|PARK, YAEWON - North Carolina State University|
|ERNST, NICHOLAS - Tulane University|
|FORD, ERICKA - North Carolina State University|
|GIBB, BRUCE - Tulane University|
Submitted to: RSC Advances
Publication Type: Peer Reviewed Journal
Publication Acceptance Date: 9/13/2020
Publication Date: 9/23/2020
Citation: Nam, S., Park, Y., Hillyer, M.B., Hron, R.J., Ernst, N., Chang, S., Condon, B.D., Hinchliffe, D.J., Ford, E., Gibb, B.C. 2020. Thermal properties and surface chemistry of cotton varieties mineralized with calcium carbonate polymorphs by cyclic dipping. RSC Advances. 10(58):35214-35225. https://doi.org/10.1039/D0RA06265K.
Interpretive Summary: A majority of cotton products on the market are made of scoured and/or bleached white fibers. Since scouring and bleaching, which remove waxes, proteins, pectin, and natural color on the fiber surface, cause high chemical oxygen demand and high biological oxygen demand in the textile effluents, the use of non-scoured, non-bleached raw white or colored cotton fibers is receiving growing attention. In this study, raw white and raw brown cottons as well as scoured white cotton were investigated as host materials for the growth of CaCO3 polymorphs to improve and alter their properties for nonwoven applications. The mineralization method employed in this study was a simple route of cyclic dipping to alternatively add calcium and carbonate ions onto cottons. The mineralization of cotton fibers protected them against heat, allowing the fabrics to be heat resistant. The mineralization altered the hydrophobic surface of raw cotton fabrics, which yielded about 130 degrees of a water contact angle, into the hydrophilic surfaces, which immediately absorbed the water droplet. The moisture regains of mineralized cotton fabrics were also increased in nearly twice as compared with those of control fabrics.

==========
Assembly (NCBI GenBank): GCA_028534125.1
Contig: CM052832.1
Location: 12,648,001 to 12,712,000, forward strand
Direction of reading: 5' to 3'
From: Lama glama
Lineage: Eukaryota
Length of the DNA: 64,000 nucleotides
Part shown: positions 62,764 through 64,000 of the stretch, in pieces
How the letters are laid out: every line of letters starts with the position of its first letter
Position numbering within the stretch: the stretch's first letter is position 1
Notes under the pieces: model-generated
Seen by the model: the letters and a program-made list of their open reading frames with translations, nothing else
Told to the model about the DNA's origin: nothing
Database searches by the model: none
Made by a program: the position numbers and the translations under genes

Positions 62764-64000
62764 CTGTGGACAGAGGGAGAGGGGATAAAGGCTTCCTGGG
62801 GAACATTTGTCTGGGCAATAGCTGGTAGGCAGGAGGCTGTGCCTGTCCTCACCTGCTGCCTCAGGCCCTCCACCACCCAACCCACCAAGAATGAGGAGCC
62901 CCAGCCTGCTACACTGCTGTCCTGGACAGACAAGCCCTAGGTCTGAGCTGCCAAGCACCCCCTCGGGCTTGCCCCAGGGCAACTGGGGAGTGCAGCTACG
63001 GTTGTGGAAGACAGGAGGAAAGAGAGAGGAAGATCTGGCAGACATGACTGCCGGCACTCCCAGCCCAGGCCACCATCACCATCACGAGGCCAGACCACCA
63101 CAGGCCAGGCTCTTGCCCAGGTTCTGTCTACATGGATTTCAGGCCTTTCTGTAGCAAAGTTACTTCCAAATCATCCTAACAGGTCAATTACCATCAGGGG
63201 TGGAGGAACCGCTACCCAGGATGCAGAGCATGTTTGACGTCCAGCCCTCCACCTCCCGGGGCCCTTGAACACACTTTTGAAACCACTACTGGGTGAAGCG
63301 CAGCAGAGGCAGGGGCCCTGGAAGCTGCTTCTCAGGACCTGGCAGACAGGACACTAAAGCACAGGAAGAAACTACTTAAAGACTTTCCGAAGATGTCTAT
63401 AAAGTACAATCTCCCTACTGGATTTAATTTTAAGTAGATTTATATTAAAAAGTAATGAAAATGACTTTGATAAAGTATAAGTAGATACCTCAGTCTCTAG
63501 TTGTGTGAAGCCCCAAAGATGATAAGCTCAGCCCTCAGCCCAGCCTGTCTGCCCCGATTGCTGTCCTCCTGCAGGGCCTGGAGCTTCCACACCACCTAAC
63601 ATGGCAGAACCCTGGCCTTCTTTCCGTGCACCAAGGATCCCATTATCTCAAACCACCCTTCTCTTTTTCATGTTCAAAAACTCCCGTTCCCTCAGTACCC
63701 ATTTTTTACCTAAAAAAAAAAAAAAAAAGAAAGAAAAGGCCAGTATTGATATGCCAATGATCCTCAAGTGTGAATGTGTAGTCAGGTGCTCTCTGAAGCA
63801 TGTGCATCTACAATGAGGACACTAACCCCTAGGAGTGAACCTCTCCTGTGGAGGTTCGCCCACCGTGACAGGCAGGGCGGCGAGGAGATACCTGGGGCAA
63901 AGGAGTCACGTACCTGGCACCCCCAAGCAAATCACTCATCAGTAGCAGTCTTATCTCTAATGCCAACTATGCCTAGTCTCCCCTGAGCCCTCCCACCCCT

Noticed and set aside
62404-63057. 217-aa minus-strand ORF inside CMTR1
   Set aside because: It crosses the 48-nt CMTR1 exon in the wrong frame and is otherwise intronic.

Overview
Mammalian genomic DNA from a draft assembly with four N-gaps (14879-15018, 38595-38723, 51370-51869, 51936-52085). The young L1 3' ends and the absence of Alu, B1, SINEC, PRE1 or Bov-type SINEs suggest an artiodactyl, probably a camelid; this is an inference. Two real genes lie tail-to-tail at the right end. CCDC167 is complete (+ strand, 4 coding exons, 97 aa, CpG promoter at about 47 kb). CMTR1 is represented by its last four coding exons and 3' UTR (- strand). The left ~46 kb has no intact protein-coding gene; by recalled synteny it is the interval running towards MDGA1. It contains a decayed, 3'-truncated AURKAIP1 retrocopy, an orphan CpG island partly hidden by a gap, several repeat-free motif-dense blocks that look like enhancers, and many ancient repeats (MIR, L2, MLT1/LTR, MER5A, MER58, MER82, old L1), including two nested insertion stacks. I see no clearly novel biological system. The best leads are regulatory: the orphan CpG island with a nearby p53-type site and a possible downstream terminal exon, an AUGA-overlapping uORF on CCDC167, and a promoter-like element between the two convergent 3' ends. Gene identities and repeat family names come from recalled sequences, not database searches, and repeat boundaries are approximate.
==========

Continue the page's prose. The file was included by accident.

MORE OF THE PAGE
Technical Abstract: Calcium carbonate (CaCO3) polymorphs were fabricated onto hydroentangled nonwovens made of various cotton fiber varieties—raw white cotton, scoured white cotton, and raw brown cotton—as host materials. The fabrication involves a cyclic dipping process, in which calcium and carbonate ions were alternatively added to the cottons. Different surface components of cotton influenced the mineralization. Raw white cotton containing non-cellulosic components produced a mixture of calcite and vaterite polymorphs, whereas scoured white cotton having no non-cellulosic components and raw brown cotton having an additional component of tannins predominantly produced calcite. The morphology of calcite was better defined on scoured cotton than on brown cotton. The mineralized cotton nonwovens exhibited improved thermal resistance: slower thermal decomposition of cellulose with decreased activation energies and reduction in heat release capacity up to 40%. The CaCO3 mineralization also transformed the hydrophobic surfaces of raw white and brown cottons to be hydrophilic, increasing moisture regain two-fold and decreasing the water contact angle from 130 to 0 degrees.